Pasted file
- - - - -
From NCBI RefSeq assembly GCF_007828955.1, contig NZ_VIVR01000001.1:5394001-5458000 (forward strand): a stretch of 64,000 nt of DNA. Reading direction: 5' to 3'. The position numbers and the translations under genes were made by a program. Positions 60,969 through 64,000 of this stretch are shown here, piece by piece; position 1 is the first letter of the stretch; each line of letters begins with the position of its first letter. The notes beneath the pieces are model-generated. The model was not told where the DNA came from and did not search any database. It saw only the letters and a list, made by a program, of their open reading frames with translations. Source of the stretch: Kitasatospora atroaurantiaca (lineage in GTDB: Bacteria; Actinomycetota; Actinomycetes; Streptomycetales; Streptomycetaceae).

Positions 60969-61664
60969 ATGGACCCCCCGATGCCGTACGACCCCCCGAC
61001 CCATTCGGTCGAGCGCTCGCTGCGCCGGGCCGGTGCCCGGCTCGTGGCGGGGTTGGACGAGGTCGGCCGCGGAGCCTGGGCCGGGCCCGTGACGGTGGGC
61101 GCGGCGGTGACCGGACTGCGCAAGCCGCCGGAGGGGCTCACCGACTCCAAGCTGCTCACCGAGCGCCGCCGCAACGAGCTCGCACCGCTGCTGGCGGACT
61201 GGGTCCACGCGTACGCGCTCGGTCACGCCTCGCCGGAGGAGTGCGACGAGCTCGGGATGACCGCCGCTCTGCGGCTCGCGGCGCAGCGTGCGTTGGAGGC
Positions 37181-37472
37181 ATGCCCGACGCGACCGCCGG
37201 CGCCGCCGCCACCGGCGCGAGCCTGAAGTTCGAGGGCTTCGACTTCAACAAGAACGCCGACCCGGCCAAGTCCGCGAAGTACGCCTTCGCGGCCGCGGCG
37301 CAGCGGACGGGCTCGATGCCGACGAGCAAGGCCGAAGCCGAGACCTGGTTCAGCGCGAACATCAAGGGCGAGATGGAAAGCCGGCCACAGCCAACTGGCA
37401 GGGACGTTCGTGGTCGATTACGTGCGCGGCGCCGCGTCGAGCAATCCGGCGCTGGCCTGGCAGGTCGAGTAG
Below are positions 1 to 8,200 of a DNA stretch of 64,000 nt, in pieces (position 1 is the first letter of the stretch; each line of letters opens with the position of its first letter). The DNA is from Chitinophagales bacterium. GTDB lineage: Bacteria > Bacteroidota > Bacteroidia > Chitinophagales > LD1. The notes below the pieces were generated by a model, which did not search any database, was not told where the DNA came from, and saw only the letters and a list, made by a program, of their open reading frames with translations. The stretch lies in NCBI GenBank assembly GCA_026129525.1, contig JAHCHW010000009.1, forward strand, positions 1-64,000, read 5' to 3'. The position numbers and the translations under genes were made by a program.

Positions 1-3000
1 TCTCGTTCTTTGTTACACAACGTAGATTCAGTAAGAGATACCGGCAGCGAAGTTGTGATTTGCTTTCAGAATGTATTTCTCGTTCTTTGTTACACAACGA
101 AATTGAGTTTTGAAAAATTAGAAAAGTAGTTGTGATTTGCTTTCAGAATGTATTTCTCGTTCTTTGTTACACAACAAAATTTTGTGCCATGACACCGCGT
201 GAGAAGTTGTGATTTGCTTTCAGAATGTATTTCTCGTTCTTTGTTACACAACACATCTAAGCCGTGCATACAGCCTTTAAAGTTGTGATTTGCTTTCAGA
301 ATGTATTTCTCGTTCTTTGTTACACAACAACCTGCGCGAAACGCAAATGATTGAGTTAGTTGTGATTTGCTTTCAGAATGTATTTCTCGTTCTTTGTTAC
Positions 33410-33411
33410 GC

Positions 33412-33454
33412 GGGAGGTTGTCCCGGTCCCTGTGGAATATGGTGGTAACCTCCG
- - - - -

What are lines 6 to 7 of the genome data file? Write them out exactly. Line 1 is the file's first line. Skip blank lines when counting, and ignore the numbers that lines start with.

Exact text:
61201 GGGTCCACGCGTACGCGCTCGGTCACGCCTCGCCGGAGGAGTGCGACGAGCTCGGGATGACCGCCGCTCTGCGGCTCGCGGCGCAGCGTGCGTTGGAGGC
Positions 37181-37472